In a trade secret dispute over THC remediation processes, Judge Hall recently denied a hemp processing company's motion for a preliminary injunction. The redacted version of her opinion came out yesterday, and it gives some helpful guidance for parties litigating trade secret disputes. It also touches on an important tip for legal writers everywhere.
As usual, one of the key questions was whether the plaintiff adequately identified the trade secrets at issue. This requires a careful balancing act—the trade secret needs to be broad enough to cover what the defendant is doing, but narrow enough to qualify for trade secret protection in the first place.
In trying to walk this line, lawyers are often tempted to use terms like "and/or" to keep their options open. In this case, the plaintiff used "and/or" in defining the scope of two of its alleged trade secrets. This ended up playing an important role in Judge Hall's likelihood-of-success analysis:
Starting with (1), SCB’s definition is not only general, it uses the modifier “and/or,” which suggests to the Court that SCB is attempting to claim as a trade secret the idea of oxidizing THC into CBN. If so, the Court rejects it. As SCB acknowledged at oral argument, the process of oxidation, and more particularly the fact that THC oxidizes into CBN, was well known in 2019.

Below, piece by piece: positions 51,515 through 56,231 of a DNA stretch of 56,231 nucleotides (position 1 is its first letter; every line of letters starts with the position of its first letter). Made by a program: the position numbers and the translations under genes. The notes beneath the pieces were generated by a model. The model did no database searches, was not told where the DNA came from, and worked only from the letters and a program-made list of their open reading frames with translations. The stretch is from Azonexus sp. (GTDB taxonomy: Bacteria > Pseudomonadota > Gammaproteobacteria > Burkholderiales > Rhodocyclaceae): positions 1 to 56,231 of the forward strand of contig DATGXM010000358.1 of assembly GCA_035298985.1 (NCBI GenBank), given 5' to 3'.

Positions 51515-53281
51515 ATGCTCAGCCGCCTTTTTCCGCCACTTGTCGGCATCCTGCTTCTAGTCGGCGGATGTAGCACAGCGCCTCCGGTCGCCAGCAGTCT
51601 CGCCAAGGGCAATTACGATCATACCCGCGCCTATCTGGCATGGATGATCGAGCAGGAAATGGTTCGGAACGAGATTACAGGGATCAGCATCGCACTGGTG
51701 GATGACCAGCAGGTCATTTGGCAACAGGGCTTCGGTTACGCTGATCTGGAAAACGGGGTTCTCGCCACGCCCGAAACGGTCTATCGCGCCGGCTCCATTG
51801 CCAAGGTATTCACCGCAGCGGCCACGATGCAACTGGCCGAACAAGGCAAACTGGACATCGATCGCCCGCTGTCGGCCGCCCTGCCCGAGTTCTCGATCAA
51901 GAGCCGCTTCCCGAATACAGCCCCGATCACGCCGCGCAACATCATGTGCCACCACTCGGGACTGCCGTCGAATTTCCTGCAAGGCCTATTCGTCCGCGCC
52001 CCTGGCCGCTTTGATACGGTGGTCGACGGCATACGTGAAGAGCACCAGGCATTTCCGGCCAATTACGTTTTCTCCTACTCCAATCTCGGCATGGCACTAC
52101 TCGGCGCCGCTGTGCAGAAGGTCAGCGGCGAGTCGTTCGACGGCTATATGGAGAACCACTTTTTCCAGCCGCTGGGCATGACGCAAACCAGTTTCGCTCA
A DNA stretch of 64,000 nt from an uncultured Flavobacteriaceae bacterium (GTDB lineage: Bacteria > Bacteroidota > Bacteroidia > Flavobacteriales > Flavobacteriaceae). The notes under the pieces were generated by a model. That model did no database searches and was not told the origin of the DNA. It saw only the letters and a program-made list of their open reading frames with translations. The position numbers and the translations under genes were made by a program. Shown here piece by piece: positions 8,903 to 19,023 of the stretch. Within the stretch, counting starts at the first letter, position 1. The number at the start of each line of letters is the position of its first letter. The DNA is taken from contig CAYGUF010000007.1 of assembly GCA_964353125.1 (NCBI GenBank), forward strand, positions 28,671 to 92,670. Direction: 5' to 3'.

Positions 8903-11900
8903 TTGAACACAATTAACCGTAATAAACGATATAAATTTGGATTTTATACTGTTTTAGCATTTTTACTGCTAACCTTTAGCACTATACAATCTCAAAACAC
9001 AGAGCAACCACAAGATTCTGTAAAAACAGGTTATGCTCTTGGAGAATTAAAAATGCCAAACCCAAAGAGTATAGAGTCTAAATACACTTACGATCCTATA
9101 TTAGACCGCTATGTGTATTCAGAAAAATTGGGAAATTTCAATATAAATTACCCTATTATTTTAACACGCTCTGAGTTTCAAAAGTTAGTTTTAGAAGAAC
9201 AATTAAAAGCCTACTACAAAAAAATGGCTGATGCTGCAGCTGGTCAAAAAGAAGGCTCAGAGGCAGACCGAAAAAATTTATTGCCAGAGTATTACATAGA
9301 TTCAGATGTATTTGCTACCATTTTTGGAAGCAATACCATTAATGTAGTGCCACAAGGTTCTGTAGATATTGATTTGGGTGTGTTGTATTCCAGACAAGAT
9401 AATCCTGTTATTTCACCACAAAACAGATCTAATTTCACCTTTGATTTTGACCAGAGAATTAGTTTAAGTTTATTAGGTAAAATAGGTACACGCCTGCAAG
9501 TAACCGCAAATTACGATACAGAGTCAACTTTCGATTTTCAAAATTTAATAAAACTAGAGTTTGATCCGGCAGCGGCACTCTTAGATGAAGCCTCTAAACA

. . .
Although SCB’s position is not entirely clear, its use of the “and/or” modifier in its interrogatory response suggests that it might be seeking to claim as trade secrets each of the individual “parameters and conditions” set forth in its interrogatory response and every possible permutation. As Defendants’ expert points out, that's 57 potential combinations of trade secrets. (D.I. 47 ¶¶ 29, 30.) SCB does not provide separate argument as to any particular permutation, making it impossible for the Court to determine which combinations of “parameters and conditions” it intends to press.